Letter


British Dental Journal 206, 4 (2009)
Published online: 10 January 2009 | doi:10.1038/sj.bdj.2008.1147

Formocresol: a plea

B. B. Lewis1

Send your letters to the Editor, British Dental Journal, 64 Wimpole Street, London W1G 8YS e-mail: bdj@bda.org
Priority will be given to letters less than 500 words long. Authors must sign the letter, which may be edited for reasons of space.

Sir, I write further to my letter published earlier in the year (BDJ 2008; 204: 477) and A. Milne's reply (BDJ 2008; 205: 615).

Having started the debate in 19811 I have had the benefit of reviewing the literature2, 3 as it has developed, without bias and with consistent regard for scientific principles and protocols. Hand-picking studies that have aberrant or inconclusive results when weighed against the accepted evidence becomes self-serving while simultaneously destructive to clinicians seeking the best for their patient.4 As recently as March 20085 research has shown that formocresol causes genetic damage. Studies using the comet assay have previously produced contrary results when examining peripheral lymphocytes.6

Some studies dismiss the addition of cresol without scouring the literature. I am baffled when I read: 'No data currently exist regarding ... environmental sources of cresol' and its inclusion in formocresol is dismissed as unimportant.7 Cresol exposure runs the gamut from photographic materials to cigarette smoke and various forms of cresol have been identified as being mutagenic from the early 1980s onward. Newer research shows its genotoxicity to mammalian cells.8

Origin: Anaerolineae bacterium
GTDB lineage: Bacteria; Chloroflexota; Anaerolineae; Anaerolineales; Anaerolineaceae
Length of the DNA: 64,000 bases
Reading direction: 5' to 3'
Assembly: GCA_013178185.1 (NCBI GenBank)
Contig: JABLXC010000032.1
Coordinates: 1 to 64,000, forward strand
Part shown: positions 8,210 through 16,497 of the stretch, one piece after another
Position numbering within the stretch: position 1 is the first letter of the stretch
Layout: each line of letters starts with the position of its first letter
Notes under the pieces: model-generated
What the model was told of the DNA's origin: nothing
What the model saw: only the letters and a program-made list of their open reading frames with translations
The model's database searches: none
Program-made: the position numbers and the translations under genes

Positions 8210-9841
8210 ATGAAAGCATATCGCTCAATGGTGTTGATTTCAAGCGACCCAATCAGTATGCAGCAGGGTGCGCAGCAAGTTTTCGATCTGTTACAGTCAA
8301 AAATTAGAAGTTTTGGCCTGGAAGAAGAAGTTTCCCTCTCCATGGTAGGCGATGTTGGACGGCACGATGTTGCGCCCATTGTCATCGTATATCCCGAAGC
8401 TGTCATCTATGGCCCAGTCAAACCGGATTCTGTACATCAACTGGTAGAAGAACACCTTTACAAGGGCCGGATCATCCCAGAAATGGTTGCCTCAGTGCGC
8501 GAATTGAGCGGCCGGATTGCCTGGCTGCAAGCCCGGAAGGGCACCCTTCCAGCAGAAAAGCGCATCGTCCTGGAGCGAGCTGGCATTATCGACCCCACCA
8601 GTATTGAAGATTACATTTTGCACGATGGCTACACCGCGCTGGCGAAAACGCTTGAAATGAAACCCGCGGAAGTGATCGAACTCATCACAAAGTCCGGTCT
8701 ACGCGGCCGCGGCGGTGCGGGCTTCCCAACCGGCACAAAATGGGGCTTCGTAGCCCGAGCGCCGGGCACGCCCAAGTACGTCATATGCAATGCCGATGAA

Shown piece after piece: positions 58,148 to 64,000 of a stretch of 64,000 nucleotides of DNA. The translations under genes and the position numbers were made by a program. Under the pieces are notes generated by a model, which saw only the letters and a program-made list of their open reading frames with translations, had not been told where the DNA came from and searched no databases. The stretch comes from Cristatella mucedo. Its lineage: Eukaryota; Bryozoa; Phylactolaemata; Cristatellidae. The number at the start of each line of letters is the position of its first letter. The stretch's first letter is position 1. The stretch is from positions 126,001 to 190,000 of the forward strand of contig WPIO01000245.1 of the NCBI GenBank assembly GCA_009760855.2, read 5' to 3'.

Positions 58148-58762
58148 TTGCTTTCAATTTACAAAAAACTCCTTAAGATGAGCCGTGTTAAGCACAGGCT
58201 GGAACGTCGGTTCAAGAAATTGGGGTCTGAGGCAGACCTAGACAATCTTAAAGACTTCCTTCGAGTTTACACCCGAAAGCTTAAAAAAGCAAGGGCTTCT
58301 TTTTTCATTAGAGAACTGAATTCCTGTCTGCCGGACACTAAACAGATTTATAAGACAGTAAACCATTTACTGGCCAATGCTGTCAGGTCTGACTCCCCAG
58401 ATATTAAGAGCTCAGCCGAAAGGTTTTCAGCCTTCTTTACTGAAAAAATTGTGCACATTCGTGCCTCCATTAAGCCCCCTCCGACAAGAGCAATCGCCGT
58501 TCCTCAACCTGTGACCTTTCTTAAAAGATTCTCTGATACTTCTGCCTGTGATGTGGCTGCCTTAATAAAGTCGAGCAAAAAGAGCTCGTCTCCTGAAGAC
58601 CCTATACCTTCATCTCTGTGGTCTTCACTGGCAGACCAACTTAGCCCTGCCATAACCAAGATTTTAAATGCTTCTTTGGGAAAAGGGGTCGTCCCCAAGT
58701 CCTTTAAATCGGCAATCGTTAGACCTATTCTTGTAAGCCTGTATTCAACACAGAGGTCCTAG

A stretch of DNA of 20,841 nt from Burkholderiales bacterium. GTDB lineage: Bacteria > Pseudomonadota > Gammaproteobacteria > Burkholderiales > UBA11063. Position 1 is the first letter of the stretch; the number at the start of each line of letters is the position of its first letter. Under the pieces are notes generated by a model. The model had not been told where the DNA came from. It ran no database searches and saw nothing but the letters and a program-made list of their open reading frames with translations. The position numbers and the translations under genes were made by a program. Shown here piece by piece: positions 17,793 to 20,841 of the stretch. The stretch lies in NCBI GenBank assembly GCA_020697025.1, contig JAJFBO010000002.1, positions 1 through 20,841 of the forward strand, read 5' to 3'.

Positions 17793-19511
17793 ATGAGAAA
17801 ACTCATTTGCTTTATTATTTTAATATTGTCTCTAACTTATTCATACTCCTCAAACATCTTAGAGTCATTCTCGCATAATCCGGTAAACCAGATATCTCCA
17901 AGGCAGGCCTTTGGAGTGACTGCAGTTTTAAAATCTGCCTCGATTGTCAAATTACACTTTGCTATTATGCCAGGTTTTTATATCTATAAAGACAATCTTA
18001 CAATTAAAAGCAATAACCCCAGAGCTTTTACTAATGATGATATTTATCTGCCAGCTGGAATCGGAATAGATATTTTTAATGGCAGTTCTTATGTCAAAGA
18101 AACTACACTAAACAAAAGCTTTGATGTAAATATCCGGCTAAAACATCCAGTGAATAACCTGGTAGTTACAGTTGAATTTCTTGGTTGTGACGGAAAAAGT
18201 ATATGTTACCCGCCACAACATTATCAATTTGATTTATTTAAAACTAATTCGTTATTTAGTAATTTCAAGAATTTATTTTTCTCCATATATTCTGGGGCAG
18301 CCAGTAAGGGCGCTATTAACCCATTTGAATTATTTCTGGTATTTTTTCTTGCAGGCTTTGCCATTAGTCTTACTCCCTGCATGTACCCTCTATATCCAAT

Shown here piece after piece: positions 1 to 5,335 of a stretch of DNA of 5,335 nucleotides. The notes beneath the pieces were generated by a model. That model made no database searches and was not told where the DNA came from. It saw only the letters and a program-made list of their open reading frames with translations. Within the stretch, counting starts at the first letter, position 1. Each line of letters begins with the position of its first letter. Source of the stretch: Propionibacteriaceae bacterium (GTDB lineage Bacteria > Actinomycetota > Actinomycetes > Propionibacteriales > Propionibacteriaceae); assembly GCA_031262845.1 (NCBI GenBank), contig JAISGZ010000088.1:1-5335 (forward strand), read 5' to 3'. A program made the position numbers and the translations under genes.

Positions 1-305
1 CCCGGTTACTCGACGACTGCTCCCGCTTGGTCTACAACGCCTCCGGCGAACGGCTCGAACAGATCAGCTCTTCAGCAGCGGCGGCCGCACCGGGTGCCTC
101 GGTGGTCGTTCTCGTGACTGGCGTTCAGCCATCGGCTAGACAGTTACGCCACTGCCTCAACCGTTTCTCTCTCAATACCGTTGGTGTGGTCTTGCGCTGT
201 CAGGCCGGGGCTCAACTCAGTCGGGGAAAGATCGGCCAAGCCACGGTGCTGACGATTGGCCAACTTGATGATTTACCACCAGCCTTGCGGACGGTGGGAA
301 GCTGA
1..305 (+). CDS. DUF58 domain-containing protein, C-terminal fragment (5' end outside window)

I urge dentists to rethink their use of formocresol. Children should not be exposed to formocresol since there isn't any conclusive evidence warranting its use.

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References

  1. Lewis B B. Formaldehyde in dentistry: a review of mutagenic and carcinogenic potential. J Am Dent Assoc 1981; 103: 429–434. | PubMed | ChemPort |
  2. Myers D R. Distribution of 14C-formaldehyde after pulpotomy with formocresol. J Am Dent Assoc 1978; 96: 805–813. | PubMed | ChemPort |
  3. Casas M J, Kenny D J, Judd P L, Johnston D H. Do we still need formocresol in paediatric dentistry. J Can Dent Assoc 2005; 71: 749–751. | PubMed |
  4. Milnes A R. Persuasive evidence that formocresol use in pediatric dentistry is safe. J Can Dent Assoc 2006; 72: 247–248. | PubMed |
  5. Ramos M E, Cavalcanti B C, Lotufo L V, de Moraes M O et al. Evaluation of mutagenic effects of formocresol: detection of DNA-protein cross-links and micronucleus in mouse bone marrow. Oral Surg Oral Med Oral Pathol Oral Radiol Endod 2008; 105: 398–404. | Article | PubMed |
  6. Ribeiro D A, Marques M E, Salvadori D M. Lack of genotoxicity of formocresol, paramonochlorophenol, and calcium hydroxide on mammalian cells by comet assay. J Endod 2004; 30: 593–596. | Article | PubMed |
  7. Collaborative Study by Anesthesia and Dentistry Confirms Routine Use of Formocresol in Pediatric Dentistry. Practice Update Winter 2007.
  8. Hamaguchi F, Tsutsui T. Assessment of genotoxicity of dental antiseptics: ability of phenol, guaiacol, p-phenolsulfonic acid, sodium hypochlorite, p-chlorophenol, m-cresol or formaldehyde to induce unscheduled DNA synthesis in cultured Syrian hamster embryo cells. Jpn J Pharmacol 2000; 83: 273–276. | Article | PubMed | ChemPort |
  1. Beverly Hills
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